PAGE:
But, say others, "speak-easies" have
been able to get all the liquor
they required and the result of the Supreme
Court's decision Will be "harmful to them,
ior wholesale places "will be distributed oyer
the city and people will buy what liquor
they want for consumption in their homes,
rather than sneak around to back doors and
through alley ways. The offset to this is
that there are wholesale places now and wet
goods can be delivered freely from them to
any part of the city.
There is but one thing certain: The
"speak-easy" is with us and is no novelty.
Its disposition is yet one of the unsolved
problems. SIMPSON.
Surprise ot the Smallness of a Bill Makes a
Man Forget HIa Ailment.
Jewelers "Weekly.J
Said a watch repairer: "It is wonderful
and at times astonishing how little it takes
to make some men happy. The other day
a middle-aged man, well known on
"Wall street as a chronio dyspeptic
a man for whom I had done
a great deal of work entered the
store and asked me in his nsual surly man
ner to place a new crystal on his watch.
While Xwas complying with his request he
sat at the end of the counter contemplating
my work witn nis uaoituai scowl.
When I passed him the timepiece and
received the 20 cents I had asked his whole
bearing seemed to change. He departed
with his face wreathed in smiles, and it was
evident that he was in an exceedingly happy
frame of mind. I marveled greatly at the
time; but it was the next day before I could
comprehend the change.
"I had charged him but 20 cents for the
work that I had previously done for not less
than a quarter."
That Have Been Selling; at 81 SO Per
Turd All Season.
These carpets are worth every cent of SI SO
a yard, but to close out the line we have
concluded to run them out at $1 25,
Body Brussels reduced from $1 35 to $1 a
uur large sales keep up tne supply of
snort lengtn carpets on nrst noor, notwith
standing the rush for them. Bemnants of
every grade at one-third tho. regular prices.
Edwaed Gboetzixqeb,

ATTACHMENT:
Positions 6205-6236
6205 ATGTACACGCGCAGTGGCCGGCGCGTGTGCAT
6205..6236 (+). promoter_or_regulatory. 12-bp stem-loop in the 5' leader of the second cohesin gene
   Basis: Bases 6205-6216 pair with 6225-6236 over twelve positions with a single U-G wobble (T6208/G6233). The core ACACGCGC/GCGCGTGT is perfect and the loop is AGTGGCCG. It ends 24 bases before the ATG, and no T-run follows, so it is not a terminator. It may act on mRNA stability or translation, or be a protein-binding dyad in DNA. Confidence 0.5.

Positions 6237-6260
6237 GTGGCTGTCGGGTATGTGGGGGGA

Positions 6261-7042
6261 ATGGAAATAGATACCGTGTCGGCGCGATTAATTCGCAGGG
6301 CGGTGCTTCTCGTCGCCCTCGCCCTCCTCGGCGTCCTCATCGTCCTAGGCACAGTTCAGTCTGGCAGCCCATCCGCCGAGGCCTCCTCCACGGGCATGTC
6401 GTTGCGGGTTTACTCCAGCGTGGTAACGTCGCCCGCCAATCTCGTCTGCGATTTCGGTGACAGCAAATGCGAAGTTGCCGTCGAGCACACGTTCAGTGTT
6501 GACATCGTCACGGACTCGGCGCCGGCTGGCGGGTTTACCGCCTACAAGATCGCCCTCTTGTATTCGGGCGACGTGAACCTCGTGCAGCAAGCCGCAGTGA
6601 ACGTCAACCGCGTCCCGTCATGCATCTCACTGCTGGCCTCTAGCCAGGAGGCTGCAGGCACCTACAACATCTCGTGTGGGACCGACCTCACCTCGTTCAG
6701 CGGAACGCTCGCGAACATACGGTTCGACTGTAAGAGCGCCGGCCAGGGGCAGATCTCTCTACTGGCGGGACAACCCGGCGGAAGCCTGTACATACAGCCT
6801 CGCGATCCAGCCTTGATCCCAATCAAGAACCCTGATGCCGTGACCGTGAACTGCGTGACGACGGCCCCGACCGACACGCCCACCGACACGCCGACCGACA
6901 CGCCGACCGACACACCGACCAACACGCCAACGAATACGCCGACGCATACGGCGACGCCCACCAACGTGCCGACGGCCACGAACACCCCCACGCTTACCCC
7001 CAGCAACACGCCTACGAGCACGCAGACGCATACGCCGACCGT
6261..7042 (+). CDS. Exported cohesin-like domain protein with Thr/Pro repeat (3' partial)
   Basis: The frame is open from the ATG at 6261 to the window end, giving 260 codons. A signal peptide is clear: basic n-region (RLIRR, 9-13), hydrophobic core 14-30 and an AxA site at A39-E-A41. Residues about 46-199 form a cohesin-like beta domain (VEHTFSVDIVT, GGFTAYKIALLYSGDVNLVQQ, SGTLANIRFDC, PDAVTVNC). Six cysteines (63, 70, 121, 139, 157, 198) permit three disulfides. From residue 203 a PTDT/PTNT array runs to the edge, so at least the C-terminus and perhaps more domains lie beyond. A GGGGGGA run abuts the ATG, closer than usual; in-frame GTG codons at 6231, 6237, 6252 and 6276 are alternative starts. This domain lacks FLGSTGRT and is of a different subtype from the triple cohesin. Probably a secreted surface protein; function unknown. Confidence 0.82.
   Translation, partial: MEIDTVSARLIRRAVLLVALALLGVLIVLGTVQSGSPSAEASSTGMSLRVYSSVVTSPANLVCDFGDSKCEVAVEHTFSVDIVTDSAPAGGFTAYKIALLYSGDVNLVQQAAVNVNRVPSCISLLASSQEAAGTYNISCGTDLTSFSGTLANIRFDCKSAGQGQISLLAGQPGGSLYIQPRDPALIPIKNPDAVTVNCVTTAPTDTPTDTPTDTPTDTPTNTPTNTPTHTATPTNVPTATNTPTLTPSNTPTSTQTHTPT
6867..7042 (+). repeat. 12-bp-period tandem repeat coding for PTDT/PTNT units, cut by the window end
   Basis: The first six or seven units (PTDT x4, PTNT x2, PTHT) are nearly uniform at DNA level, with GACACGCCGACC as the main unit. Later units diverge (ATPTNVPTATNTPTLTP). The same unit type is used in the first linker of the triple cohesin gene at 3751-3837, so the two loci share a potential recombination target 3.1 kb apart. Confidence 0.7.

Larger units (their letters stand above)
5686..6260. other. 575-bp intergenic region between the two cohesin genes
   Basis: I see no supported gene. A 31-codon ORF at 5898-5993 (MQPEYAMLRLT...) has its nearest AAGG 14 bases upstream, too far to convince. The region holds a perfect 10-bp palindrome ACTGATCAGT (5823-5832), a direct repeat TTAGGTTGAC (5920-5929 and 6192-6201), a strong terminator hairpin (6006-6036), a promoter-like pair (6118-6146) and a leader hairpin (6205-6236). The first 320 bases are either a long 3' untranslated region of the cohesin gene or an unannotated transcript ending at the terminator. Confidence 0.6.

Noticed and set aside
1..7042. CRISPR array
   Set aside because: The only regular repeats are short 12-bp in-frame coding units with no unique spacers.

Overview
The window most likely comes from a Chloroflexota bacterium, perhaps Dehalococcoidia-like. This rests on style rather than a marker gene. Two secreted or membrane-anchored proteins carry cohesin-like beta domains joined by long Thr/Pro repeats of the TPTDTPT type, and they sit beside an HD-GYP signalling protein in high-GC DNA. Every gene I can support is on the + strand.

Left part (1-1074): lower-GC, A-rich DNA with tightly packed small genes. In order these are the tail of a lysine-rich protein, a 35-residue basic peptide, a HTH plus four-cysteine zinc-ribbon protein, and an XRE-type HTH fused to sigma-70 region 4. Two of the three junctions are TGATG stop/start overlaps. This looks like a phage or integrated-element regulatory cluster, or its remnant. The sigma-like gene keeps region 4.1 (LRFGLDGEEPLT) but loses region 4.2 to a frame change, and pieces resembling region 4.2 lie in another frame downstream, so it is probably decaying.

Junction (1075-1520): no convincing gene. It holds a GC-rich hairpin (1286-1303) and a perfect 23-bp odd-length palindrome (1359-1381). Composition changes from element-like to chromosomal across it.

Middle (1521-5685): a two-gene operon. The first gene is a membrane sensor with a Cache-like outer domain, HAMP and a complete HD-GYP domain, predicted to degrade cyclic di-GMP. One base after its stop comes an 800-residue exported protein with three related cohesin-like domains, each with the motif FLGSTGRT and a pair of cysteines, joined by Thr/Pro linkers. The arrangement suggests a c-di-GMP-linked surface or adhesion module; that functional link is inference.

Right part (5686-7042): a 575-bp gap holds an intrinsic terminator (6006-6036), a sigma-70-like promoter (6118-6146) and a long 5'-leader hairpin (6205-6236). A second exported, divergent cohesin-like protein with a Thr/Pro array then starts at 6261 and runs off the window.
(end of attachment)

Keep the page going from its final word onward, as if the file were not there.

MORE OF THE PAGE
627 and 629 Penn avenue.
Beaded Wraps,
Embroidered fichus, jerseys and summer
shawls closing ont cheap at H, J. Iiynch's,
438 and 440 Market street. Xhrsu
I Gness Noil Well, I Gneas Not!
After Retting married everything" rocs
along swimmingly between husband and
wife nntil he asks her to repair his clothes,
then comes, "I guess notl Well, I gues3
not! Take them to Dickson, the Tailor, of
65 Fifth avenue, corner. Wood street, second
floor, who will make them look new at. a
trine." xeiepnone ioo.
SENS yourbroken furniture to HaagnT&
Keenan, 33 and 34 Water st. .'Phone 1626.
Excursion to Cleveland
VJa theT: &L. X E, B., tickets sold July
3 and 4, good to return nntil the fith, in-
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STOm&Y4 JTJ. 30
Artistic Milliners ,of Paris Decree
That Its Time Bas Gome.
The Peculiar Occupation Followed in the
Rural Districts.
IcoBBXSFOxpxircx or the dispatch.j
PABis, Jane 20. Sing Bailelujah, O ye
theater goers, for the pyramid hat has had J
its day, at least it seems so over here. A
few weeks ago I might have compared it to
a bushel basket; but now it is nothing more
than a flat spring dish covered with sea-,
weed, lilies of the valley, hawthorn or prim
roses. This is quite as great a revolution as
that which drove the British out of North
America, and a little thing known as caprice
was what accomplished this wonder.
Yes, caprice, for when I asked six or
seven milliners to explain me the reason for
the change, no one could reply to my ques
tion. The fact of the matter is a new shape
of hat or bonnet appears without anybody
giving much thought about it, the principal
thing being to vary the fashion so as to
oblige clients to send in fresh orders. A
new model an hour after its appearance will
be proclaimed in rival workshops by ap
prentices passing through the streets. One
.girl who saw it on her way to some lady's
house with a bundle relates minutely the
mannerin which it was trimmed, and, set
ting to work immediately, does not leave off
until she bas produced a fac Stmile, and the
next day, as if by enchantment, the new hat
is exposed in all windows.
Nothing so nearly resembles an artist's
studio as the shop ot a Paris milliner, but
you see, instead of pupils, the different
classes of working girls. Pirst of all comes
the "trottin," a child of 12 or 13, who runs
all the messages, and whose principal oc
cupation consists in continually moving
But she must not be confounded with the
apprentice or even with the girl "au pair"
who no longer takes her meals outside, but
remains in the workroom learning her trade,
sewing on bows, bending and cutting wire,
puffing tulle, etc If intelligent, she passes
rapidly from one stage to another, until at
last a salary is allowed, and henceiorth she
puts on ruches, although it is only one of